Phil Libin, cofounder and former CEO of Evernote, once said there are “lots of bad reasons to start a company. But there’s only one good, legitimate reason . . . it’s to change the world.”1 Evernote is an example of an entrepreneurial startup. Its goal is to make our lives more organized and increase our personal memory abilities by storing necessary and desired information on the Evernote app. Evernote is designed to capture information through note taking (including pictures, web pages, drawings, and even audio), track and organize this material, and then save and archive the information. Evernote Corporation describes itself as “not only an organization, rather it is a family of professionals who are creative, innovative and experienced in their respective fields.”2
Around the globe, individuals, communities, and organizations advocate for and support the entrepreneurship movement. Many colleges and universities offer courses, degrees, and competitions for entrepreneurship teams. Communities provide support through services such as incubators that foster planning and startup activities. Organizations like UNESCO’s Global Action Programme on Education for Sustainable Development holds a Youth Entrepreneurship Competition annually.3 That is where student Chloe Huang, in 2017, submitted her idea for an algae energy pavilion to the Education for Sustainable Development competition. Huang recognized the problem of lakes suffering from oversaturation of algae and saw a solution in converting the algae into a biofuel, creating green energy while alleviating an environmental problem.4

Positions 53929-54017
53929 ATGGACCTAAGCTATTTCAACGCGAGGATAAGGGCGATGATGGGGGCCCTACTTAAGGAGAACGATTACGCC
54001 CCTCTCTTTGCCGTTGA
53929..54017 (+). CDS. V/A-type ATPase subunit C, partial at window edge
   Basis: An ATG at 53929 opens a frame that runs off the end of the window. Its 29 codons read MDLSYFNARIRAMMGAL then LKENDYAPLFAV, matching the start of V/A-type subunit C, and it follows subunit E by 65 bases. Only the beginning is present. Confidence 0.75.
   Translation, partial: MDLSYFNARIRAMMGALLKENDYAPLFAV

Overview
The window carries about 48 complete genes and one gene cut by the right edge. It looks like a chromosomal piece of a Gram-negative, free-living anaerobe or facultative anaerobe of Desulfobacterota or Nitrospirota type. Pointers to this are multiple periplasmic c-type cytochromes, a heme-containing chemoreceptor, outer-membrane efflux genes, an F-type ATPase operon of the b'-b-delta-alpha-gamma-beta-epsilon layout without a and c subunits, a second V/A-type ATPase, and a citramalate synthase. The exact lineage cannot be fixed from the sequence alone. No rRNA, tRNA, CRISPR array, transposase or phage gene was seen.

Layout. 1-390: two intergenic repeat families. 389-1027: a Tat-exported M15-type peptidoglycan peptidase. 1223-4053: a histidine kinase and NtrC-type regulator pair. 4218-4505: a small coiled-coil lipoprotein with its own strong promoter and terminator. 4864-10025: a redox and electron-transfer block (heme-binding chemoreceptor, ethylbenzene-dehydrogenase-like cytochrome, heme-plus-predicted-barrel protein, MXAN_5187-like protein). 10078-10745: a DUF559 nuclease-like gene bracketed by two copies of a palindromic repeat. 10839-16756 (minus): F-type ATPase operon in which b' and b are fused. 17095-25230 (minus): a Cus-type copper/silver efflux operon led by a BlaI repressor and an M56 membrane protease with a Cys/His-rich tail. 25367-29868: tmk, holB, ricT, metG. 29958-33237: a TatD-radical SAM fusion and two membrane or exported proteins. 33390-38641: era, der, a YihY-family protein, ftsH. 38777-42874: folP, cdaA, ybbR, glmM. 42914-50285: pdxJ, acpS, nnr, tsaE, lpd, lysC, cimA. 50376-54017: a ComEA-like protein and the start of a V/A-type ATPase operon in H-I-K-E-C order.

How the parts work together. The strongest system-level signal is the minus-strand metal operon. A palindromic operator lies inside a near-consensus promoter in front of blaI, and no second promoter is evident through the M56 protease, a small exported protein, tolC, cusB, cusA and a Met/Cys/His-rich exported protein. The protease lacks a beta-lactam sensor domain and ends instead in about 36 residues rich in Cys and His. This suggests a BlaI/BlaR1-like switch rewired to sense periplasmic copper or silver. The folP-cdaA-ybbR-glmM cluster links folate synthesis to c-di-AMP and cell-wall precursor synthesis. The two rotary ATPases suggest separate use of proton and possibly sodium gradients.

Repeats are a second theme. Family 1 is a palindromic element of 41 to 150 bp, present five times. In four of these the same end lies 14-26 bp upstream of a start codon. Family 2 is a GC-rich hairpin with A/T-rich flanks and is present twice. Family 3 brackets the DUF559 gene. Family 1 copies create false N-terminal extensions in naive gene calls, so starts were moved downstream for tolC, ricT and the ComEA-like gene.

In the examples of both Libin and Huang, the entrepreneurial products focus on the use of technology and improving life, but they also represent two vastly different approaches to entrepreneurship. Libin’s focus was on improving quality of life by allowing users to track and organize information in their business and personal lives, whereas Huang focused on a global environmental issue to sustainably improve water quality. Each idea solves a problem that many people might not even have noticed. Becoming aware of problems that need to be solved, then solving the problem to make our lives easier or better, is part of the entrepreneurial perspective.
- 1 Robin Wauters. “Evernote CEO Phil Libin: ‘My Advice to Aspiring Entrepreneurs? Don’t Do It.’” The Next Web. April 27, 2012. https://thenextweb.com/video/2012/04/27/evernote-ceo-phil-libin-my-advice-to-aspiring-entrepreneurs-dont-do-it-video/
- 2 “Evernote SuccessStory.” SuccessStory. June 24, 2018. https://successstory.com/products/evernote
- 3 UNESCO. “Global Action Programme on Education for Sustainable Development.” n.d. https://en.unesco.org/gap
- 4 Chloe Huang. “Algae Energy Pavilion.” Entrepreneurship Campus. August 1, 2017. https://www.entrepreneurship-campus.org/ideas/14/7404/